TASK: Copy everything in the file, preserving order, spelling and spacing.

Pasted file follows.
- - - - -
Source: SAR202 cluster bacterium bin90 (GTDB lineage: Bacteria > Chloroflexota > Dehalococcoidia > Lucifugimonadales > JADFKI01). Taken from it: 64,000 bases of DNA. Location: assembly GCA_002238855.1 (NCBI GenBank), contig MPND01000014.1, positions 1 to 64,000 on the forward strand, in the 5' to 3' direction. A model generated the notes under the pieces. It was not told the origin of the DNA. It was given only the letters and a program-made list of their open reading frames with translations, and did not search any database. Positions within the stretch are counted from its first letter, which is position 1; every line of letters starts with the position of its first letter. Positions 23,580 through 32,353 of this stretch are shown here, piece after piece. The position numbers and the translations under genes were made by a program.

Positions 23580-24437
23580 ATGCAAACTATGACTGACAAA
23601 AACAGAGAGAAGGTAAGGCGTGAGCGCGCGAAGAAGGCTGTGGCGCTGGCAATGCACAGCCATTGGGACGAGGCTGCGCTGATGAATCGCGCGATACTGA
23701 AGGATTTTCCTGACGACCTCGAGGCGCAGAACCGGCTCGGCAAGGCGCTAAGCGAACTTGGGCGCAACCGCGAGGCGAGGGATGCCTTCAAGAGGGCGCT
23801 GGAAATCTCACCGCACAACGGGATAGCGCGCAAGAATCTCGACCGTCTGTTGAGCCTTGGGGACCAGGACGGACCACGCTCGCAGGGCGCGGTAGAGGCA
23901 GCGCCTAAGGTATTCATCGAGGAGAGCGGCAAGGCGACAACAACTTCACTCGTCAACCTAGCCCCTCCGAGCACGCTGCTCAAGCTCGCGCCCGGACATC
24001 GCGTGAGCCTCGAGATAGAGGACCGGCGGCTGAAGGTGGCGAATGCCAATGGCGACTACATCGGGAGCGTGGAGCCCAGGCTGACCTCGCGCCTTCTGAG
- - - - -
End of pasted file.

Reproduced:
Source: SAR202 cluster bacterium bin90 (GTDB lineage: Bacteria > Chloroflexota > Dehalococcoidia > Lucifugimonadales > JADFKI01). Taken from it: 64,000 bases of DNA. Location: assembly GCA_002238855.1 (NCBI GenBank), contig MPND01000014.1, positions 1 to 64,000 on the forward strand, in the 5' to 3' direction. A model generated the notes under the pieces. It was not told the origin of the DNA. It was given only the letters and a program-made list of their open reading frames with translations, and did not search any database. Positions within the stretch are counted from its first letter, which is position 1; every line of letters starts with the position of its first letter. Positions 23,580 through 32,353 of this stretch are shown here, piece after piece. The position numbers and the translations under genes were made by a program.

Positions 23580-24437
23580 ATGCAAACTATGACTGACAAA
23601 AACAGAGAGAAGGTAAGGCGTGAGCGCGCGAAGAAGGCTGTGGCGCTGGCAATGCACAGCCATTGGGACGAGGCTGCGCTGATGAATCGCGCGATACTGA
23701 AGGATTTTCCTGACGACCTCGAGGCGCAGAACCGGCTCGGCAAGGCGCTAAGCGAACTTGGGCGCAACCGCGAGGCGAGGGATGCCTTCAAGAGGGCGCT
23801 GGAAATCTCACCGCACAACGGGATAGCGCGCAAGAATCTCGACCGTCTGTTGAGCCTTGGGGACCAGGACGGACCACGCTCGCAGGGCGCGGTAGAGGCA
23901 GCGCCTAAGGTATTCATCGAGGAGAGCGGCAAGGCGACAACAACTTCACTCGTCAACCTAGCCCCTCCGAGCACGCTGCTCAAGCTCGCGCCCGGACATC
24001 GCGTGAGCCTCGAGATAGAGGACCGGCGGCTGAAGGTGGCGAATGCCAATGGCGACTACATCGGGAGCGTGGAGCCCAGGCTGACCTCGCGCCTTCTGAG